|Part of Gomer-Elson Line/Gosport Advanced Line|
Plan of the fort in 1893
Fort Gomer was one of the Palmerston Forts, in Gosport, England, the southernmost and first-built Polygonal fort in the defence line to the west of Gosport. It was located on land immediately to the west of the present Gomer Lane. Fort Gomer was the most southerly fort in the line of five which formed part of the 'Sea Front and Spithead Defences', Inner Line, Land Front, Left Flank. This line of forts was later known as the Gomer-Elson Line or 'Gosport Advanced Line' This consisted of, from south to north, Fort Gomer, Fort Grange, Fort Rowner, Fort Brockhurst and Fort Elson. An inscription above the main entrance through the barrack block read `Erected AD 1853'. The fort was almost complete before work began on Fort Elson in 1855. The estimated cost of Fort Gomer was £92,000 in 1869.
Fort Gomer was constructed between 1853 and 1858 and as such it was the first of the Polygonal land forts based on the Prussian System of mutual defence. It was unique and an example of early attempts to break away from the old bastioned system of fortification. Fort Gomer had a wet moat surrounding it and provision was made to further hinder the enemy by flooding the ground in front of the rampart. It was nearly 500 feet wide and 800 feet long, its rear faced east and consisted of a defensible barracks, built in the shape of a shallow V. Two spiral staircases gave access to the roof of the barrack block. There is a possibility that the intention was to mount guns on the roof of the barrack, using it as a cavalier, but this was never done. Mortars were to be mounted on the central parade. on the ramparts between the gun emplacements were ten expense magazines for the storage of ready use ammunition for the guns. A main magazine were situated at each end of the barrack block. Two bastionettes at the northwest and southwest corners of the west ditch provided musketry fire along the north and south branches of the ditch. Two tunnels led from the parade through the thickness of the west rampart to the west ditch in order to provide flanking fire across the faces of the rampart.
In 1861 accommodation was provided in the barrack block for 1 field officer, 10 officers, 2 NCOs, 332 privates with 1 master gunner, 1 barrack sergeant, 1 hospital sergeant, 5 servants. Also provided was a hospital for 8 patients and its own kitchen. By 1893 this had been re-appropriated for 1 Field Officer, 7 officers, 2 unmarried NCOs and 310 gunners with separate accommodation for 4 married NCOs and men.
The main armament of the fort was placed on two west facing earth bastions with a central curtain providing more guns firing through embrasures. Flanking fire for ditch defence was provided for musketry only. Two bastionettes were placed on the far side of the wet ditch, one at each shoulder. Two more flanking galleries fired across the faces of the curtain and bastions.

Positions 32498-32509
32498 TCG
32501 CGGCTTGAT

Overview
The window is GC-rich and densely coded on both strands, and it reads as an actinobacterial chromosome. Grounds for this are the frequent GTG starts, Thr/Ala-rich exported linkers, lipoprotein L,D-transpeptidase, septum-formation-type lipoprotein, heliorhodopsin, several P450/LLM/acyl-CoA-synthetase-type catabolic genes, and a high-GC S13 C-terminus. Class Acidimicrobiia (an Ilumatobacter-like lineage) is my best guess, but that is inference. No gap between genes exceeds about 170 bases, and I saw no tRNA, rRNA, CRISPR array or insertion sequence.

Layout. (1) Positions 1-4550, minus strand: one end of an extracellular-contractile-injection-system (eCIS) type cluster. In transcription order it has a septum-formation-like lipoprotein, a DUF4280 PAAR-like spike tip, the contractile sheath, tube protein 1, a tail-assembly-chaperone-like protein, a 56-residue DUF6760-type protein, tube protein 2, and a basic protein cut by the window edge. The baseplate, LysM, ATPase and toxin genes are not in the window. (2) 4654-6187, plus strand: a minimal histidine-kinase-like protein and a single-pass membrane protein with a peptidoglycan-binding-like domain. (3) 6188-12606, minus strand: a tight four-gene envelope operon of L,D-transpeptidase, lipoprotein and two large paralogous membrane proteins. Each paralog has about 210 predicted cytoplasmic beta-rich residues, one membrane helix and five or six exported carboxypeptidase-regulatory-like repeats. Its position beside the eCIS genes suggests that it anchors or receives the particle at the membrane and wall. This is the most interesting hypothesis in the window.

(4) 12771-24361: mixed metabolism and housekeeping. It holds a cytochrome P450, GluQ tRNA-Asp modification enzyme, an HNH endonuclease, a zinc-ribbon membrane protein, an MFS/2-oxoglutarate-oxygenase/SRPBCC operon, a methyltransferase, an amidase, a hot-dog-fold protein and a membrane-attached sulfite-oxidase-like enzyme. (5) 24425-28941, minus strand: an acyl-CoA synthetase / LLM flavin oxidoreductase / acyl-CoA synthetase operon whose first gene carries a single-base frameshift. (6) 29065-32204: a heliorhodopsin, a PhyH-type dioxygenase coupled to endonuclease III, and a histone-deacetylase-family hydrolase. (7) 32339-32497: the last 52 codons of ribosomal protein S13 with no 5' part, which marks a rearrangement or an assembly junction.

The plans of 1862 list the armament of Fort Gomer as:
By 1872 it was proposed to withdraw most of the smoothbore guns and provided twenty 7-inch rifled muzzle-loaders.
In 1886 the armament mounted appears to be twenty 7-inch R.M.L.s and two 13-inch mortars. It was then proposed to change this to eleven 7-inch R.B.L.s with six 64-pdr. R.M.L.s and two 13-inch mortars.
The fort was modified early on to remedy shortcomings in its method of mounting guns, barbette positions being substituted for some of the embrasures on the flanks. In 1891 the mounted armament was:
Throughout the Victorian period the fort was used mainly as barracks and as a training establishment. It was disarmed in 1901. It then briefly saw service as a training facility once more in preparing troops for the Boer War and the First World War trenches. The 3rd Field Training Regiment Royal Artillery was stationed at the fort during 1939. A Canadian unit, The Fort Garry Horse occupied the fort in 1943/4 with its 'A' and headquarters squadrons for amphibious assault training. The 1st Hussars (6th Armoured Regiment) moved to Fort Gomer on 4 March 1944 in preparation for the D-Day landings. The Specialised Armour Development Establishment (SADE), also used Fort Gomer to undertake work on amphibious fighting vehicles until at least September 1946. 
After the war the 7th Royal Tank Regiment was based at the fort in the 1950s, leaving in 1953. Briefly in 1953 the fort was occupied by the Royal Army Ordnance Corps Boys Training School and the fort was eventually released in 1964. It was sold at auction for £169,000 and a Fareham firm demolished it to provide land for housing. Nothing of it remains.